In 1997, after the phenomenal success of the Fugees – the hip-hop trio he founded with Lauryn Hill and Pras – Wyclef Jean released his solo debut, “The Carnival.”
Anchored by the huge single “Gone Til November,” the album was a double platinum smash in the U.S. that drew on Jean’s global influences. He followed it up with another global feel-good sequel, “The Carnival Vol. 2: Memoirs of an Immigrant,” in 2007. He’ll release Vol. 3 in September. On the eve of his concert Thursday at Neighborhood Theatre, he spoke to The Observer about the new album, the anniversary and prophetic lyrics.
Q: Other than the 10-year mark, what makes a “Carnival” record distinct from your others?
A: There’s a reason I give them the carnival name. It feels like it’s a movement, the constant culture; (it covers) the whole globe from merengue to hip-hop, and the theme stays consistent from track to track. They always feel uplifting at the very end. There’s the carnival we go to as a kid. These rides give us different experiences. Each ride isn’t supposed to be the same. Different musical rides, that’s the carnival that takes you on these journeys. Also coming from the Caribbean, part of the celebration is faith and hope in the future.
Never miss a local story.
Q: How did you keep things so upbeat given concerns like immigration, racial strife, and police violence?
A: For me, music is life. It’s a celebration. Like Bob Marley or U2, I never really think of a time, place and space. I think the world is moving around and as it moves it gives us the space of vibration. The idea of doing music is always a healing mechanism.
Q: When you were on the cusp of releasing the first “Carnival” 20 years ago, since it was your debut, was there any uncertainty or forethought as to whether there’d be an audience for it?
A: Not at all. My brain doesn’t operate that way. I have the ideology of a kid that used to take a donkey to school. Once I got to the United States, I made it. There’s electricity, a school bus, there’s a library. When I was doing “The Score” – I’m like a Frankenstein – I knew what that would do. With “Carnival,” I wanted to paint a picture like Basquiat. I wasn’t thinking if it would do good or what’s the next radio song. (It was about) how can I bring the world closer through music?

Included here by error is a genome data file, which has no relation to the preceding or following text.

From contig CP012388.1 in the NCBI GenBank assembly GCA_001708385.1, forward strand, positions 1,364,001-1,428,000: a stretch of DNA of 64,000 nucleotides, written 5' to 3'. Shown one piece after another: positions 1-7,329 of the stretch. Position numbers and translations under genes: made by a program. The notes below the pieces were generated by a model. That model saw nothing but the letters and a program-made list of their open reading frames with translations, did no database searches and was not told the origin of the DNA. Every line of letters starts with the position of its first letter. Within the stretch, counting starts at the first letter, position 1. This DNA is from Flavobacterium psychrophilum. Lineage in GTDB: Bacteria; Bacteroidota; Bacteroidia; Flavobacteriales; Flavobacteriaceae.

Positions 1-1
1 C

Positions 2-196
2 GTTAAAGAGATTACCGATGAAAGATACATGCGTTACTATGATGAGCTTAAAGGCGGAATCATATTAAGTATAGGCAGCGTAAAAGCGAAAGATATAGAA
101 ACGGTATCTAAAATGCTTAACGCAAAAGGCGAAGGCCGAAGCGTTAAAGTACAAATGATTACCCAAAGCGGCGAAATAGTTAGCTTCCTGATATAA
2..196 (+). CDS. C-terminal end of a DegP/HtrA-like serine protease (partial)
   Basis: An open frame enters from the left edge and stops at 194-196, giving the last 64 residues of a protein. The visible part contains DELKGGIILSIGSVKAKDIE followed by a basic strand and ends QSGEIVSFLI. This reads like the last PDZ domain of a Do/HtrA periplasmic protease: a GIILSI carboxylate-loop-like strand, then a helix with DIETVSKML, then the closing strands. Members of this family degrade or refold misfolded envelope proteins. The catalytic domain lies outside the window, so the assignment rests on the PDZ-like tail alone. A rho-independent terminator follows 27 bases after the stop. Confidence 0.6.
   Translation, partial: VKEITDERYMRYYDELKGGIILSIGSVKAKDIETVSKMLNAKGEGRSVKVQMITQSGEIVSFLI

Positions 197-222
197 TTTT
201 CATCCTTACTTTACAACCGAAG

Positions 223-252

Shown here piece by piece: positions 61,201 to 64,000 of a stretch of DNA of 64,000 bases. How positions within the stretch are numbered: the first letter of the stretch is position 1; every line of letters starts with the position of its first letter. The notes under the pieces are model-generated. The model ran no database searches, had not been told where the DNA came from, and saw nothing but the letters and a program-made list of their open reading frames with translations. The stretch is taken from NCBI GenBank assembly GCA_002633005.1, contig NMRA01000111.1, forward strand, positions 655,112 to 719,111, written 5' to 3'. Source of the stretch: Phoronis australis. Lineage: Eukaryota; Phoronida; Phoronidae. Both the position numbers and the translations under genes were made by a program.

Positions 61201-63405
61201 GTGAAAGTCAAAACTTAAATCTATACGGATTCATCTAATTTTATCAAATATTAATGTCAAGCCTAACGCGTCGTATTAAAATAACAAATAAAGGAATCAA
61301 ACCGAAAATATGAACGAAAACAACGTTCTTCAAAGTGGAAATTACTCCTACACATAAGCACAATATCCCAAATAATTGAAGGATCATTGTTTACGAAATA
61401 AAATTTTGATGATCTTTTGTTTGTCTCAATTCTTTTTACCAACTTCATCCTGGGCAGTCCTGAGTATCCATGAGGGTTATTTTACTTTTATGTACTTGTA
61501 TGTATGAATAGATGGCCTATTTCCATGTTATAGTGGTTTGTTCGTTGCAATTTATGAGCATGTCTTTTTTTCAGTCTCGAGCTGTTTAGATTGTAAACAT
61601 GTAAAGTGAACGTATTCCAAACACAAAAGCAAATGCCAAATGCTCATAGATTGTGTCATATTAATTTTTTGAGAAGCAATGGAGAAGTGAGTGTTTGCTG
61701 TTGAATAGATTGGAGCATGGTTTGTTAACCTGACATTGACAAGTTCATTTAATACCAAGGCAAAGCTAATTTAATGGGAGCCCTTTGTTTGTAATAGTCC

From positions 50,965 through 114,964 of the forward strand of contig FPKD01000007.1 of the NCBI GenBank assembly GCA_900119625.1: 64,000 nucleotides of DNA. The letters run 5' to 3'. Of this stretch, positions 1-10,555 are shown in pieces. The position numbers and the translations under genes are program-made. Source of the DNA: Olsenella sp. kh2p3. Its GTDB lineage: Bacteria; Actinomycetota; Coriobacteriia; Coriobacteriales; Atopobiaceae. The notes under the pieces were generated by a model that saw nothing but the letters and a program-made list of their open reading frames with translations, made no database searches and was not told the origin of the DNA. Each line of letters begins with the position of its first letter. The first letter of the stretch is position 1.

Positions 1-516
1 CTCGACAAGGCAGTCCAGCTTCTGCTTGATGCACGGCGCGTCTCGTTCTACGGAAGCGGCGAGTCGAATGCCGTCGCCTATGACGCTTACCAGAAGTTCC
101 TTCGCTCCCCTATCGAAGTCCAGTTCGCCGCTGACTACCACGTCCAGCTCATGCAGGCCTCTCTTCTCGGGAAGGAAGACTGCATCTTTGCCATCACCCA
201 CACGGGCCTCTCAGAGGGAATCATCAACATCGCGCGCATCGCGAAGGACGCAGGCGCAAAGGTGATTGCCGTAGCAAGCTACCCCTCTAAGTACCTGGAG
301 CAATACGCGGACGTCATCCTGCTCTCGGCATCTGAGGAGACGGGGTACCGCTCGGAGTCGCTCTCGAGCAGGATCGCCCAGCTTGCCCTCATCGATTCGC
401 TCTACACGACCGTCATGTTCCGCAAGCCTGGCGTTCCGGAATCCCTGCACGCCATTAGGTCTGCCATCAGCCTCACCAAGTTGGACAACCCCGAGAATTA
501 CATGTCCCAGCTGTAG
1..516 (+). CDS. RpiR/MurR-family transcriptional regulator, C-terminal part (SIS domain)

Q: There’s a song about Fela Kuti on the new album. When did you first hear him?
A: I discovered Fela in high school when I was a 17-year-old jazz major.
Q: What else molded you musically at that age?
A: Bob Marley, the Police’s “Synchronicity” album, Pink Floyd “The Wall,” Run DMC, Paul Simon, Peter Gabriel and then I loved R&B like Marvin Gaye and Donnie Hathaway.
Q: Do you see a defining thread through all three albums?
A: What I notice through the three albums is just the growth. When you’re 20 you talk about what concerns you. When you’re 30 you try to act on it and become president of a country. In your 40s, you’re stepping into that space. It shows the growth, the chances I’m willing to take when others would be scared.
Q: On “Carnival Vol. 2” songs like “Riot” addressed global turmoil. Did you foresee things getting worse instead of better?
A: If you asked me where the lyrics are coming from, I would tell you I don’t know. The universe sends me a vibration and I translate it. I watch it through things like Nostradamus, through some of the things Tupac and Biggie predicted. I never just look at the U.S. though. We look at the world.
Q: And you remain optimistic?
A: Of course. Because the idea of where we come from – we’re born, science computes it, from atoms come cells… When we’re dismissed we turn back to dust. So why not be optimistic? The idea of birth comes from such a beautiful place. It always makes sure we’ll get back to that.
WHEN: 8 p.m. Thursday
WHERE: Neighborhood Theatre, 511 E. 36th St.